I am currently reading The Careful Use of Complimentsby Alexander McCall Smith. It is my antidote to reading The Poisonwood Bible, having already devoured Carry On, Jeeves by Wodehouse.
Reading about two thirds of the way through I was taken aback by an exchange over the relative speed of time between the characters Isabel and Jamie.
I have always wondered why life felt like it moved faster after leaving school. One day I was a student, the next day was ten years later. What on earth was this strange phenomenon all about. I had noticed it, but had never sought an answer.
So when I reached chapter thirteen McCall Smith offered an answer to my question.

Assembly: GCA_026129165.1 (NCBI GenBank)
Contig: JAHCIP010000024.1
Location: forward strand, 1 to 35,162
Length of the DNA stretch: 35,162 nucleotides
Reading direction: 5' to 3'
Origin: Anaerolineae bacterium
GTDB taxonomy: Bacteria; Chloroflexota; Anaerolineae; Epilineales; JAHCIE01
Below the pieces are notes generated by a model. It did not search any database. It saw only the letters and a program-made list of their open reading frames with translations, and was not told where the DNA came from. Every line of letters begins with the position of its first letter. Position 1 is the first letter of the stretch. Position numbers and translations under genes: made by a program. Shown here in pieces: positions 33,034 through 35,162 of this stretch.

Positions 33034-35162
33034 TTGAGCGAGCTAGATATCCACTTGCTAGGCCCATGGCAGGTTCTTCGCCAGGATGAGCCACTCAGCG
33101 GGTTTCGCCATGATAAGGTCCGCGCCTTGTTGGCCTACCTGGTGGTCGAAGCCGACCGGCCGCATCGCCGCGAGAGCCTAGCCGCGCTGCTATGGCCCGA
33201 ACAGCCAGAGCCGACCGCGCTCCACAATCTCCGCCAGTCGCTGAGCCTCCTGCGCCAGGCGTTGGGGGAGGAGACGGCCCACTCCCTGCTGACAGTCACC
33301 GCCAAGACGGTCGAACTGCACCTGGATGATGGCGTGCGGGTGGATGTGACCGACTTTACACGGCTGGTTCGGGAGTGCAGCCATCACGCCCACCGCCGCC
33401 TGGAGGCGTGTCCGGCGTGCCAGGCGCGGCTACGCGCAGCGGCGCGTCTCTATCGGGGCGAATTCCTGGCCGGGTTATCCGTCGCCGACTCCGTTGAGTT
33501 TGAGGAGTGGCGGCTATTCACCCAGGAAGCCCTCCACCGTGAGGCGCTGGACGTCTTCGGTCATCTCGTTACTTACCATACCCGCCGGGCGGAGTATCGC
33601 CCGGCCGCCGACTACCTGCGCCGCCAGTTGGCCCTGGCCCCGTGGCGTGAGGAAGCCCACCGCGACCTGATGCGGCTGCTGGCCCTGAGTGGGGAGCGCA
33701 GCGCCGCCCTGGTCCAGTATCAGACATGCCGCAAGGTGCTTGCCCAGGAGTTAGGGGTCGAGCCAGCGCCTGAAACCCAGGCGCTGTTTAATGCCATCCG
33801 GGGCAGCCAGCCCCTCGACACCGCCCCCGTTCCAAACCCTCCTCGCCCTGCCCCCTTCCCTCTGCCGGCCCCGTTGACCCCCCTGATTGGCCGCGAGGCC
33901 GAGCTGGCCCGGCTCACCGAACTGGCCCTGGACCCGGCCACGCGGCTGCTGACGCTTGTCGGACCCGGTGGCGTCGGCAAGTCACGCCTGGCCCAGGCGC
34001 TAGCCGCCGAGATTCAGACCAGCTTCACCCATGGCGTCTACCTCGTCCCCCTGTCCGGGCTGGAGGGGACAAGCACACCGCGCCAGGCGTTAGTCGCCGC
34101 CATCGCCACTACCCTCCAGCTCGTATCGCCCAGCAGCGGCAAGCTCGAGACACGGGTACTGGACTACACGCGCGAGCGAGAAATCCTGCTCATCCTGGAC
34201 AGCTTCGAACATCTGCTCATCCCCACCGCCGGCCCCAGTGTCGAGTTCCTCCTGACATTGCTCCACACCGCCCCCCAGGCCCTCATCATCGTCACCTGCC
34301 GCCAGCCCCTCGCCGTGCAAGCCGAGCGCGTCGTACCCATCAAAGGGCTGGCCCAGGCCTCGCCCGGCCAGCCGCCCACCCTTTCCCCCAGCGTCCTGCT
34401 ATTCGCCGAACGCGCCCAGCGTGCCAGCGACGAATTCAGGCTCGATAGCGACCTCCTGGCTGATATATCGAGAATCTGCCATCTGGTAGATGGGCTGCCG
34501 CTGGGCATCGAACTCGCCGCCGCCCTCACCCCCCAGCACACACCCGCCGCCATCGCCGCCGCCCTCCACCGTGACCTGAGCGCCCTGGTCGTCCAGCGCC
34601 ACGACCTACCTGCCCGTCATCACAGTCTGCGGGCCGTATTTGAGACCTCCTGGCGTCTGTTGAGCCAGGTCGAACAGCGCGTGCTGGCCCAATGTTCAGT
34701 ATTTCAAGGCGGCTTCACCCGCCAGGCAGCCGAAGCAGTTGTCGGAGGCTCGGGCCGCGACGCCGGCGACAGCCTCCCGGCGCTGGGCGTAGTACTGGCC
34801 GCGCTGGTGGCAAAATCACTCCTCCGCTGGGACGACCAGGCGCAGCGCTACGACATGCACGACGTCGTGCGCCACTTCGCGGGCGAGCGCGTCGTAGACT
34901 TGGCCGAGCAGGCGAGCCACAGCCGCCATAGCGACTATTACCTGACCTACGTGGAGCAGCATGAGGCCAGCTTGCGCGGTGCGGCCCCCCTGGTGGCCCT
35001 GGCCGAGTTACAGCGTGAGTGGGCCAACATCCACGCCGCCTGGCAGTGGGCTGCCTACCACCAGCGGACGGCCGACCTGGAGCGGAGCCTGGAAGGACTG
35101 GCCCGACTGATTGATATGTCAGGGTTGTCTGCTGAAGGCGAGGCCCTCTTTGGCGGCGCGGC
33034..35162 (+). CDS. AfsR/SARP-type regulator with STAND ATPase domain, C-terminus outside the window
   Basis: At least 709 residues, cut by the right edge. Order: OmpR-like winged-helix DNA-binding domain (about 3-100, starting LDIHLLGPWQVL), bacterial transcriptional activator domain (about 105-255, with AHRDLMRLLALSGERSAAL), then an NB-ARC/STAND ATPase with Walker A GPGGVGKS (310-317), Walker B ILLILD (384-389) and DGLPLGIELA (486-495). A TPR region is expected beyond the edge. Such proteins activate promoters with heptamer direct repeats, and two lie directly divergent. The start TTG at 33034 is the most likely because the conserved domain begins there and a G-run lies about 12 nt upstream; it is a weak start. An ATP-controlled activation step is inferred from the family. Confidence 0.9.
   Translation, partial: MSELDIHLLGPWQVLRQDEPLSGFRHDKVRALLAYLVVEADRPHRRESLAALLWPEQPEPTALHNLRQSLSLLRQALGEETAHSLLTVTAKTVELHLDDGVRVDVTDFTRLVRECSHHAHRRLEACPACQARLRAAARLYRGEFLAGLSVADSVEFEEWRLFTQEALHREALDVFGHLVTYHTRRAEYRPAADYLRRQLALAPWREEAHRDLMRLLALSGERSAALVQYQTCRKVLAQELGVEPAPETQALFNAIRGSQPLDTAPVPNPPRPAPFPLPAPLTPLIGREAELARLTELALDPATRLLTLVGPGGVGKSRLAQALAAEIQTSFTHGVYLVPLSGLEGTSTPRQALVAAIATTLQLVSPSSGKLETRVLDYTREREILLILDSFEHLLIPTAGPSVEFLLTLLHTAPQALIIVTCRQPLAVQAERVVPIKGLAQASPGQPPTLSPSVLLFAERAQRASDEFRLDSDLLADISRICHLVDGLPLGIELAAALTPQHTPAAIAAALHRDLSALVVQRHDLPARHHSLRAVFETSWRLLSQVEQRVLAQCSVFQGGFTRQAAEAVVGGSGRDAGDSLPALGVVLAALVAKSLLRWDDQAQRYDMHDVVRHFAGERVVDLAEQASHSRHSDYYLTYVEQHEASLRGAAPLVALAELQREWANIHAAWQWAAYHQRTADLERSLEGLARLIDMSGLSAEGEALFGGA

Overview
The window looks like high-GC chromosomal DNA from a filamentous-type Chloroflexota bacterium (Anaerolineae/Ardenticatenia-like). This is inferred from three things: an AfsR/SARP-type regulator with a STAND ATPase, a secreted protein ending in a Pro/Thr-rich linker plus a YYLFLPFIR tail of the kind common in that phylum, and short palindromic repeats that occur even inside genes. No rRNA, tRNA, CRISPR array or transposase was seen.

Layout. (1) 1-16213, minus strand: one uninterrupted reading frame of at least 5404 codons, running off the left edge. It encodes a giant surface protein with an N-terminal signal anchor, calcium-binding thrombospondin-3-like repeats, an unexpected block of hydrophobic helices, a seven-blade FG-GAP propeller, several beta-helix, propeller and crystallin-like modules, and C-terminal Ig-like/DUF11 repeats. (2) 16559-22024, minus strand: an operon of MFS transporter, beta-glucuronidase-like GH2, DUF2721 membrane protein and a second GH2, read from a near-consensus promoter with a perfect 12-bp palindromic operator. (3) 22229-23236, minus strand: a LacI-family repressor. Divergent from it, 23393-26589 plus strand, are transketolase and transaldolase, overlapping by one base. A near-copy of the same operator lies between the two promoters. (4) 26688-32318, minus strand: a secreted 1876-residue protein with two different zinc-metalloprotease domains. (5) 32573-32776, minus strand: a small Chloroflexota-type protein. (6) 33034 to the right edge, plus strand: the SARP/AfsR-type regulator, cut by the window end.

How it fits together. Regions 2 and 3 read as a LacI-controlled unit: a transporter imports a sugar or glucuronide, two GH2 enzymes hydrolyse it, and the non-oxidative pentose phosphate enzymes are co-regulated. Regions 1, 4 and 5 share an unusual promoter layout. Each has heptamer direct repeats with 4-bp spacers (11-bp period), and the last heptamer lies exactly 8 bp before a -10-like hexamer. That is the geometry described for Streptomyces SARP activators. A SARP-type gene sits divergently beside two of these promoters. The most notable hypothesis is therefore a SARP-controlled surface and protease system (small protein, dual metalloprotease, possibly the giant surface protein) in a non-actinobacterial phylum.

Here are the passages concerned:
‘It’s different. When you’re doing something you really enjoy, it does pass more quickly. And it’s the same if people are rushing around you. Everything seems quicker.’
‘Subjective time,’ said Isabel. ‘When you’re ten, a week is an awfully long time. Now…’
‘Yes, it’s very odd,’ said Jamie. ‘I had plenty of time when I was at music college in Glasgow, and it passed very slowly. Now a week goes by in minutes.’
‘There’s a reason for that,’ said Isabel. ‘It’s to do with memories and how many you make. When you’re doing things for the first time, you lay down lots of memories. Later on, things become a bit routine…’
‘And you don’t have anything to remember?’ Jamie asked incredulously.
‘Well, you do, but because your life is a bit more routine, and there are few things which strike you as unusual, you don’t feel that you have to remember quite as much. And so it seems that time has passed more quickly.’
Oddly, I found this concept rather profound. Perhaps it is me feeling my age.